Russia’s foreign minister, Sergei Lavrov, had suggested that Putin meet the U.S. sanctions that were announced on Thursday in kind, but the president declined the suggestion, likely looking to cultivate relations with the incoming Donald Trump administration.
As punishment for Russia’s alleged role in the hacking during the 2016 U.S. presidential campaign, Obama announced that the U.S. is shutting down two Russian government compounds in the United States, expelling 35 Russian diplomats described as intelligence operatives, and issuing sanctions on a number of senior Russian officials and companies.
Putin appears to agree with the widespread assumption that Trump will pursue a much more Russia-friendly foreign policy than Obama, so perhaps he feels it’s hardly worth getting that worked up over measures taken by a president who’s going to be gone in three weeks.
President-elect Trump has certainly given indications that he’s not too concerned about the hacking, which senior U.S. intelligence officials have said was meant to help his campaign. On Friday, in response to the news of the sanctions, Trump released a statement saying that it’s time for “our country to move on to bigger and better things,” though he finally agreed to meet with intelligence officials to be “updated on the facts” about the issue.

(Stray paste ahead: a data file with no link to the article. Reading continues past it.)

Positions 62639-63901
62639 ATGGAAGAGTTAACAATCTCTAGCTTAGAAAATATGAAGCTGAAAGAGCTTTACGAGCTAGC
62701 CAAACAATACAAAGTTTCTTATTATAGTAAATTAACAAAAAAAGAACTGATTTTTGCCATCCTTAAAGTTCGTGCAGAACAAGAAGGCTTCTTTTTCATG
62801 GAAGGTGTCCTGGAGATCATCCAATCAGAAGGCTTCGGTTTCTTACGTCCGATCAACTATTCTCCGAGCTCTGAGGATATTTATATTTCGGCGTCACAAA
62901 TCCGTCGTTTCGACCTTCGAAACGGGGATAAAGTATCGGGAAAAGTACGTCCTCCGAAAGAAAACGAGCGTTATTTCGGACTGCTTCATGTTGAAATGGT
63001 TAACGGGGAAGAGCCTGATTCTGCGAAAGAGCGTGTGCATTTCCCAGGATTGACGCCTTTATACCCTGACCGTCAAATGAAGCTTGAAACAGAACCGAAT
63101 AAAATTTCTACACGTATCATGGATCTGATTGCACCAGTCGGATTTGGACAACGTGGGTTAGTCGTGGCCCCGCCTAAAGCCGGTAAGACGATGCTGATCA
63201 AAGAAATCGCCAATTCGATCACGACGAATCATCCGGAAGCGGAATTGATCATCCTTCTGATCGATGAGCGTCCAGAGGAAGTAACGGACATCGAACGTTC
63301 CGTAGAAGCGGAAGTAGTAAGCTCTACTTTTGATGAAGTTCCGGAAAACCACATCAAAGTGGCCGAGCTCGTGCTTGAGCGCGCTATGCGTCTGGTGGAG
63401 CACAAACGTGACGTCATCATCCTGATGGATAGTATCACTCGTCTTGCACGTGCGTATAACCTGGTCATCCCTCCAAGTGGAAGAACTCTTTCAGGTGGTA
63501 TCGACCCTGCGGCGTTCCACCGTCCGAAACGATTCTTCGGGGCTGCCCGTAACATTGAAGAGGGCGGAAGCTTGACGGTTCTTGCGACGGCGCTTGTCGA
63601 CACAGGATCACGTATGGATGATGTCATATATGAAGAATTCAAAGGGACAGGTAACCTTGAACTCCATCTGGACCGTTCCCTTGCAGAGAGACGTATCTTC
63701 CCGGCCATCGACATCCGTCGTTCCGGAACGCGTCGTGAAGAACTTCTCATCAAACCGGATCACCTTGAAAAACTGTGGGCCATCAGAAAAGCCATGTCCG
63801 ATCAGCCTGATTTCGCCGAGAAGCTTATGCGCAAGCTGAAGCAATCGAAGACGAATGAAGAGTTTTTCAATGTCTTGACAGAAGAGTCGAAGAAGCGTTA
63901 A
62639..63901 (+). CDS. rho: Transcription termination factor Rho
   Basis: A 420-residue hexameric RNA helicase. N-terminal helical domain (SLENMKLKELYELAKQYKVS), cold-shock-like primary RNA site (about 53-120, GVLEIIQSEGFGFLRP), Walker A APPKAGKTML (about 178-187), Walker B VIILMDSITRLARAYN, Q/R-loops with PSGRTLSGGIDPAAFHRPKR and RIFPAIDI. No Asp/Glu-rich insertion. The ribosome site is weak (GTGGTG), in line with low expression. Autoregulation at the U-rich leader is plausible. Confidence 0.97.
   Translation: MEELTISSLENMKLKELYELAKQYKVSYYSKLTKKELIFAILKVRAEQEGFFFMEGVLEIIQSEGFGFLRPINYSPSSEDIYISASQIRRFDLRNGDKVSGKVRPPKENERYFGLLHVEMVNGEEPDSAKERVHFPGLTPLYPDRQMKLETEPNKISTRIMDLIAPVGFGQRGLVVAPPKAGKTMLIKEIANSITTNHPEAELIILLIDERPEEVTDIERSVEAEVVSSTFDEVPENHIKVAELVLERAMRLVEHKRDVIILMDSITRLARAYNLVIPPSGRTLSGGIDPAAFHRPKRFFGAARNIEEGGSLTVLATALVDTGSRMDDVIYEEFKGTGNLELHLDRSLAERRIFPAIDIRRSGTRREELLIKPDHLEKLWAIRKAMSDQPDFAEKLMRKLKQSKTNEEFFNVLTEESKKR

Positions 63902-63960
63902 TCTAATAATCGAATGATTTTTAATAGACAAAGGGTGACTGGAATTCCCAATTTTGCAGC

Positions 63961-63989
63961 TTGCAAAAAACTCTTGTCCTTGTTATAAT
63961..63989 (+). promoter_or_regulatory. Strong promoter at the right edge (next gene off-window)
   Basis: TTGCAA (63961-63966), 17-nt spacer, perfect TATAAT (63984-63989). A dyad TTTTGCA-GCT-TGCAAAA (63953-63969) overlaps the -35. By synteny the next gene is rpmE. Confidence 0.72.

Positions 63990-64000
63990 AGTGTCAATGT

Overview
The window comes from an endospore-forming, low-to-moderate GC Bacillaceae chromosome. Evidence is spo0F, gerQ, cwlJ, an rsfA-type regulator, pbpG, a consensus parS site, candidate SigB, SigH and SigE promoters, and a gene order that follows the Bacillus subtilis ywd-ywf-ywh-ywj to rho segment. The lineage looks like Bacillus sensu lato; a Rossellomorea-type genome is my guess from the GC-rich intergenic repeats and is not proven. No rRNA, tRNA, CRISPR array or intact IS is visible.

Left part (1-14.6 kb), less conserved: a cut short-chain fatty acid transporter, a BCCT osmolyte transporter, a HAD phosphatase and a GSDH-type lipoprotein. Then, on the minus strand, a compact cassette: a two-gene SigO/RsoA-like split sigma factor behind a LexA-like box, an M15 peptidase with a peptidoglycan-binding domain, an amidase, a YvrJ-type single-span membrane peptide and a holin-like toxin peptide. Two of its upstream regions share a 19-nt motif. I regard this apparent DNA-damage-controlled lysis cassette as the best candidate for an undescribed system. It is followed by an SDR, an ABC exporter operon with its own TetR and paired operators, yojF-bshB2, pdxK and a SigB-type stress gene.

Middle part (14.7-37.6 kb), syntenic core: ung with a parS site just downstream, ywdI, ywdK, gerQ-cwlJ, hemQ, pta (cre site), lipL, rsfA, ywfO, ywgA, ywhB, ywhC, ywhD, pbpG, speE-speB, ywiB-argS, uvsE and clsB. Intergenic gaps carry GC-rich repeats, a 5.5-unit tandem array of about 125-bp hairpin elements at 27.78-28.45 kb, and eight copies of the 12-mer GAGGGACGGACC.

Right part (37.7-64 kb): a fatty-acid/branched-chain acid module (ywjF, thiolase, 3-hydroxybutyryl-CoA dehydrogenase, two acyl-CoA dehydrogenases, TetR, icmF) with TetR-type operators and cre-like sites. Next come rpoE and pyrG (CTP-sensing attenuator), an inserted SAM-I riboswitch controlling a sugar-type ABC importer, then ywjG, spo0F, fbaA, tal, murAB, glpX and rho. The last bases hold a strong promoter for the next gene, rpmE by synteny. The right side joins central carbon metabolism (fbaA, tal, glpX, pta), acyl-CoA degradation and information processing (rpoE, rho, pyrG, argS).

The administration’s moves Thursday may, in fact, be as much about sending a message to the incoming administration and to Capitol Hill as it is about sending one to the Kremlin.
One major indication of just how much Trump’s Russia policy will deviate from the norm—and one area where Obama may be seeking to box in Trump on his way out the door—is Rex Tillerson’s nomination as secretary of state. The pro-Russian oil man is now sure to be asked about sanctions, Russia’s alleged role in the election, its conduct during the war in Syria, the legitimacy of its annexation of Crimea, and a host of other Russia-related issues at his confirmation hearings. A number of Russia hawk Republicans in the Senate have already expressed concern about Tillerson’s business ties to Russia and personal relationship with Putin. After Thursday’s announcement, John McCain and Lindsey Graham called for even stronger sanctions on Russia than those rolled out by Obama. (This was predictable: no anti-Russian sanctions are ever strong enough for McCain and Graham.)
Putin may not be taking those measures all that seriously, but they potentially leave Trump and Tillerson in the position of arguing to a skeptical Congress that the allegations of election hacking are no big deal.
Previous rounds of sanctions on Russia haven’t done much to alter Russian behavior. If the sanctions move Trump at all away from Russia—or increase distance between Republicans in Congress and the Trump administration on a critical nomination, or general policy toward Russia—then they may well end up being more effective.